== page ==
5. Text her pick me ups
6. Offer to come over and clean. She feels terrible that she can't stand long enough to do dishes for her husband, let alone shower.

Remember, as Peter's mom told me, "Nobody is pregnant forever!"

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Wait, We're Married?!

On a Saturday in August 2015, Peter and I got married. It was a beautiful Mass and the reception was a blast. It was beautiful seeing people from throughout my life all there at once to celebrate us coming together to live for Christ.

Moving In

Then I moved all my stuff in that Monday, and holy cow that was stressful. I didn't want to make his apartment all girly and everything looks much more intimidating in piles. It is also a small apartment for two students that have lots of books. We also didn't really want to keeps storage at our parents' anymore, so that added even more piles. I still have two paper bags of papers that I haven't sorted through but can't get rid of yet, and it's November!


After a week of living together we packed up and stayed in a cottage on Lake Superior for five days. It was romantic and consisted of food, wine, coffee, prayer, hiking, campfires, sunrises, bubbles baths, movies, and obviously love. It was really nice being able to keep our phones off (except mine was on airplane mode so that I could take pictures). We slept when we were tired. We ate when we were hungry. They had a mini fridge, a toaster, and microwave, so we before driving up made fajitas and pasta, and would warm them up for our meals. Gosh it was so delicious. For breakfast we had coffee, mimosas, and bagels. One of my love languages is definitely food. My mouth is watering right now. We had a WHIRLPOOL BATHTUB. I took way more baths than Peter. It was fantastic. If he decided to take a nap, you bet your bottom I hopped in that tub. At night we would snag a spot for a fire and have smores and a drink. We actually had a skunk visit us. Yes, he did get the marshmallows. They say those creatures spray 15 feet, so we took off quickly.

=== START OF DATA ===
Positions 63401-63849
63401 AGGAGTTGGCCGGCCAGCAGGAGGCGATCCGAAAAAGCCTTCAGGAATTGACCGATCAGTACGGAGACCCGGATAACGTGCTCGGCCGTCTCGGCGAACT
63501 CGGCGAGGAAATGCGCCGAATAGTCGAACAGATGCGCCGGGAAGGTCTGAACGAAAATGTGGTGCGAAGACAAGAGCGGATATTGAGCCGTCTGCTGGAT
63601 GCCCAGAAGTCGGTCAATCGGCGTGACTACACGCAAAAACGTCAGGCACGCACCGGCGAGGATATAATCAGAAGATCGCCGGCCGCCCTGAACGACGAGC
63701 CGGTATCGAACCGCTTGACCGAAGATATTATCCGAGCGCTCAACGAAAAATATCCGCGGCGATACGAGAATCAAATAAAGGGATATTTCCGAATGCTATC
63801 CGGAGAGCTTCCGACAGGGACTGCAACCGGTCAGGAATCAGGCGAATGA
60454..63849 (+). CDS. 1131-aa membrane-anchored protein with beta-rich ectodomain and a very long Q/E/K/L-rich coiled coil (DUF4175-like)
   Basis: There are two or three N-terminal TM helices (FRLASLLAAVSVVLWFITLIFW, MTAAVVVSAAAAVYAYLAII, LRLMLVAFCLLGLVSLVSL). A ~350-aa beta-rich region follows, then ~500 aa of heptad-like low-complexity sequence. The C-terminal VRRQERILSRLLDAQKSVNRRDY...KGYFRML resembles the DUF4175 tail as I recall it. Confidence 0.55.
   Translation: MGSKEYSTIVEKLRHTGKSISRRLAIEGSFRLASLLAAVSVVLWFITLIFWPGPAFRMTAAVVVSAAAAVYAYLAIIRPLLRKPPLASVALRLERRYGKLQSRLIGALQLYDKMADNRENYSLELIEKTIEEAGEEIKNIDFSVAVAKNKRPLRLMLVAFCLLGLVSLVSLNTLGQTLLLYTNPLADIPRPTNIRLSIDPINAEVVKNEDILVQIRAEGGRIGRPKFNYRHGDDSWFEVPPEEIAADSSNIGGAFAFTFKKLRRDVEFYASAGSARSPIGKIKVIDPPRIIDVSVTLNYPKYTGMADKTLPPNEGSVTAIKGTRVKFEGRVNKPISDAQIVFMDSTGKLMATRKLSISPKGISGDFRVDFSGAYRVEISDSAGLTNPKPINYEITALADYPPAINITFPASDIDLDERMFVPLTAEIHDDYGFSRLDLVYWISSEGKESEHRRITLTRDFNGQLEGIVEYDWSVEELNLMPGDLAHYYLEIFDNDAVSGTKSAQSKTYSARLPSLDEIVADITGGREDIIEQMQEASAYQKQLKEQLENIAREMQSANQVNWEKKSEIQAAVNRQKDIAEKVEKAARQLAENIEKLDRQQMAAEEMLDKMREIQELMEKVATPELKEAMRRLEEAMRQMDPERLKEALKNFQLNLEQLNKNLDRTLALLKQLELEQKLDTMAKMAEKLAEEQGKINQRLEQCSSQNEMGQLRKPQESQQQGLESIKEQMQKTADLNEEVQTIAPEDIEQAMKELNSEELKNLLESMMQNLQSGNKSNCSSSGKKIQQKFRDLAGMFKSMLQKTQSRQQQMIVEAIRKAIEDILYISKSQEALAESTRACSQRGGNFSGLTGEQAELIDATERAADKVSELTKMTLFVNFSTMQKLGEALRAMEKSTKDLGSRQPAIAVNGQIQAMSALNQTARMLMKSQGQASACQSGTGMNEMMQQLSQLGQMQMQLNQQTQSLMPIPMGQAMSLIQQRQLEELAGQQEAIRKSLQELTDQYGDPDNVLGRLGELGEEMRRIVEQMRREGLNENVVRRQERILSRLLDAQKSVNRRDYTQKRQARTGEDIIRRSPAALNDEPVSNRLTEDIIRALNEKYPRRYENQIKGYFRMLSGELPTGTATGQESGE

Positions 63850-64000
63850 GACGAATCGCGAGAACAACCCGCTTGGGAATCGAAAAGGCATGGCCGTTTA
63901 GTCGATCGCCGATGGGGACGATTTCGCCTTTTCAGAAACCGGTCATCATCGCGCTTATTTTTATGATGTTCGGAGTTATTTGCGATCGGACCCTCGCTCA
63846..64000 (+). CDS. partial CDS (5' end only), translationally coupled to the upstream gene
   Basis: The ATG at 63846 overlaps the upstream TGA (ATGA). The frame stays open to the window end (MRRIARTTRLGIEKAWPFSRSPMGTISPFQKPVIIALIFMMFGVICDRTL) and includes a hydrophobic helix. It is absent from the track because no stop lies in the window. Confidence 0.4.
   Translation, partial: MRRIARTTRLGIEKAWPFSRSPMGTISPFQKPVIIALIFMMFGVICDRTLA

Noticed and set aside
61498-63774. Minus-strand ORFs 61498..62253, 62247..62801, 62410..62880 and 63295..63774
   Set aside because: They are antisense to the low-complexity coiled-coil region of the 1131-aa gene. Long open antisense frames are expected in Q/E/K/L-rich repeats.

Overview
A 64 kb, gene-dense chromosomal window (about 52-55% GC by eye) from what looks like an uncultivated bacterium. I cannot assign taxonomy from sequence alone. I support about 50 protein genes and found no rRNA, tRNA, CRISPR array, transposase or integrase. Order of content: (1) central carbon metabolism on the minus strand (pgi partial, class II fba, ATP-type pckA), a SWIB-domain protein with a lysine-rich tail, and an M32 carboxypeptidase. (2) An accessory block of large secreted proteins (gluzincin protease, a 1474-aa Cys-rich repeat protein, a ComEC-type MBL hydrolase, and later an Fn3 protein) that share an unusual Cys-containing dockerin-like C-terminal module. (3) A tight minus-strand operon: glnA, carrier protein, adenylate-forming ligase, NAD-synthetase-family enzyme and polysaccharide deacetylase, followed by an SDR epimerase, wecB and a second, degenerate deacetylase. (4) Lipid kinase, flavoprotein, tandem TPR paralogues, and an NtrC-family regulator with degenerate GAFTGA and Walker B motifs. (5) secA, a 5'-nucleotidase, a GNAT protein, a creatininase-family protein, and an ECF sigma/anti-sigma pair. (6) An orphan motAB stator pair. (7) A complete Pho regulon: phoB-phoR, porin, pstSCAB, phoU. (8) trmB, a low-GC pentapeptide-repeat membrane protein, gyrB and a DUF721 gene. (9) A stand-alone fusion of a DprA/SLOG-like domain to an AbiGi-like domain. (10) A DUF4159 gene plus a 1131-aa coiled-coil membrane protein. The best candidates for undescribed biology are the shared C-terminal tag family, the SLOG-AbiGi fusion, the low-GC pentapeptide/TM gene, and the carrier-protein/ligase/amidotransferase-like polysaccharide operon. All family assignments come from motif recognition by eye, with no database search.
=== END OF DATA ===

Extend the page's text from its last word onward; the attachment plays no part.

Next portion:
We visited Duluth, the lighthouse, and Gooseberry Falls, and did a bunch of hiking. It's amazing how fresh that air is up there. I forget that it exists being the city girl that I am. Also, the stars, there are so many up there. We definitely want a place someday with less noise and more stars.

The lake was so beautiful.



The North Shore is awesome.

We got up really early for this, and it was worth it.

Family photo at Gooseberry Falls.

I was actually really scared of falling off during this picture.


When we got home, I continued to unpack. Peter went back to do his job. We only had so much time before school started, and I discovered my inner household wife. I was just missing an apron. I learned that I liked to love Peter through service, such as dishes, laundry, making food, etc.

Living with a man wasn't as weird as I thought it would be. I mean, waking up to Peter kicking isn't the most romantic, but I enjoy to see his face and know he is always there. He keeps the toilet lid down, and his workout clothes only smell a little bit. I think I do many more annoying things than he does. My hair sheds everywhere, and I keep the fridge door open gawking more than most human beings. 

One thing that I have been loving about marriage is that I have someone else to talk to about important things, and the not so important things. Aside from the silly conversations involving Harry Potter and Star Wars, we also have to communicate about bills, insurance, the car, groceries, and now being parents.

Tacos by candlelight

I will leave you with this. At night, we crawl into bed and pray. We thank God for our day, a roof, food, and whatever else comes to mind. Then we pray in petition, asking for the Lord to bless those that pray for us, to bless our family, to heal us in when we are ill, to help us with whatever tests are coming up, and for whoever/whatever else needs prayers. Then we finish our prayer with an Our Father, Hail Mary, Glory Be, then ask Mary, Joseph, and Saints Joachim and Anne (patron saints of marriage) to pray for us.